03-22-20 Rethinking Why Bad Things Happen

Rethinking Why Bad Things Happen
John 9: 1-9

When I was growing up, teachers of young children would put a question to children in a playful, rhyming way. The game is called “Who stole a cookie from the cookie jar?” Do you remember it?
Leader: “ (Name) stole a cookie from the cookie jar.”
Accused: “Who me?”
Group: “Yes, you!”
Accused: “Couldn’t be!”
Group: “Then who?”
And then the accused gets to name another person.

We have observed that such childish games do not stop when we get to be teenagers. “Who drove the car and didn’t put gas in it? (Silence.)
Or as young adults: “Where is your assignment?” (“My dog ate it.”)
As adults we hear this all the time; many have not matured enough to accept responsibility for their actions. It happens even at the highest levels of government. Politically Americans have blamed the Russians, the Chinese, the Mexicans and more, warranted or not, for a variety of circumstances. Republicans blame Democrats, and Democrats blame Republicans. Cheating husbands may blame their wives for lack of affection, and cheating wives may blame husbands for lack of attention. It is the story of relationships. And there is still blame going around when dealing with the Covid-19 virus. Where did all this blaming start? In the Garden, of course! When the human race began. “The Lord God said to the first man in Genesis 3:11 “Have you eaten from the tree of which I commanded you not to eat?” And the first man replied: “The woman, whom you gave to be with me, gave me fruit from the tree, and I ate it.” So then the Lord God turned to the woman: “What is this that you have done?” And the woman replied, “The serpent tricked me, and I ate it.” Isn’t it interesting that the only one who doesn’t blame someone … is the Tempter! He took the responsibility and the consequences! Goodness! I hate to tell anyone to act like the tempter, but to invite people to own what they’ve done is just the right thing to do.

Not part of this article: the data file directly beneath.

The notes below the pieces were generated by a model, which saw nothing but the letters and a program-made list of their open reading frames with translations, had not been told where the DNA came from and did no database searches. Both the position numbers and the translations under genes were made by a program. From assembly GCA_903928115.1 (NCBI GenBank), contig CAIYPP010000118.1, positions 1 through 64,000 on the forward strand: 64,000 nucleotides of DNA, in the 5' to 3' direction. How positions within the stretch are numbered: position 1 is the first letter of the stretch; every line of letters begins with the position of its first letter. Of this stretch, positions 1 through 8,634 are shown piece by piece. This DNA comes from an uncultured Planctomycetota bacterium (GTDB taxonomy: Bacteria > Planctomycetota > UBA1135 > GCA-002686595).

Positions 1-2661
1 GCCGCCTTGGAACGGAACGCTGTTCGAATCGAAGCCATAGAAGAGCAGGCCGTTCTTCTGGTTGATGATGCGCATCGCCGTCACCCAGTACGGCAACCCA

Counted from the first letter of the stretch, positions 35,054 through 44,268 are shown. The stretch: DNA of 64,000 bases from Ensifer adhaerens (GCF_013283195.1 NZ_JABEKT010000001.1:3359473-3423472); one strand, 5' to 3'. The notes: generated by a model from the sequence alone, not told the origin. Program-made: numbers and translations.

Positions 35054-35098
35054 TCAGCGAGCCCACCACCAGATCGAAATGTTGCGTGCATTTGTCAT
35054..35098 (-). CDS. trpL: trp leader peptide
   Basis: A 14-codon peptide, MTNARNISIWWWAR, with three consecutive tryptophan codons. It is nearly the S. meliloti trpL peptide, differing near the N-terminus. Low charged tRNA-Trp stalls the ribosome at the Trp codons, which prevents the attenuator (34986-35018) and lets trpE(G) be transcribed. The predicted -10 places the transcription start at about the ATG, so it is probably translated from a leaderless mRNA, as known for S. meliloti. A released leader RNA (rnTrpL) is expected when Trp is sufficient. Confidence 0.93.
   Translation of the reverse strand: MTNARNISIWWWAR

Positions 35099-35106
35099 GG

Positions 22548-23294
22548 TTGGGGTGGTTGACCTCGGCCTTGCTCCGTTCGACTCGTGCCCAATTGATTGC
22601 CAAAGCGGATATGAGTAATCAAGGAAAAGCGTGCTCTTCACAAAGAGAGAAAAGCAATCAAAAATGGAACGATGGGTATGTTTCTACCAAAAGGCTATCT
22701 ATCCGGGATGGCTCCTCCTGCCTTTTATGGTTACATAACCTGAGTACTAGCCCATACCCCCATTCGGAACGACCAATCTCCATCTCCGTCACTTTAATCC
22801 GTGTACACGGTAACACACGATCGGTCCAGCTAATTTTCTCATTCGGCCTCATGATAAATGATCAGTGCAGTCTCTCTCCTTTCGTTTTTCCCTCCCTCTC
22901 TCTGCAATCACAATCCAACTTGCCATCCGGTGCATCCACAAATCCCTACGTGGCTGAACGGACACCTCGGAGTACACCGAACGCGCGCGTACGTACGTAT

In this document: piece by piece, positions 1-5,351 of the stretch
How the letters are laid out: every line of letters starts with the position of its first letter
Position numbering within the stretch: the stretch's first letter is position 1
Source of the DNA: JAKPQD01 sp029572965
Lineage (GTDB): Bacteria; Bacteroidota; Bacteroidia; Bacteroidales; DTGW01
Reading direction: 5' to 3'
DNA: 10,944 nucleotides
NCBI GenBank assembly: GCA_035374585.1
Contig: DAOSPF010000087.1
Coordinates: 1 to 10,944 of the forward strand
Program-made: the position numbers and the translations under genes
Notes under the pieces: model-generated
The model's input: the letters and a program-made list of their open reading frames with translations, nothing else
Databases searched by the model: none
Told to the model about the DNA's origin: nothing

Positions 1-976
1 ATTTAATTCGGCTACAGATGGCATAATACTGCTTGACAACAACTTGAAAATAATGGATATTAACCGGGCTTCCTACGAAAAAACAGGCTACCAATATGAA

The one who is mostly blamed for bad things happening in the world is … God.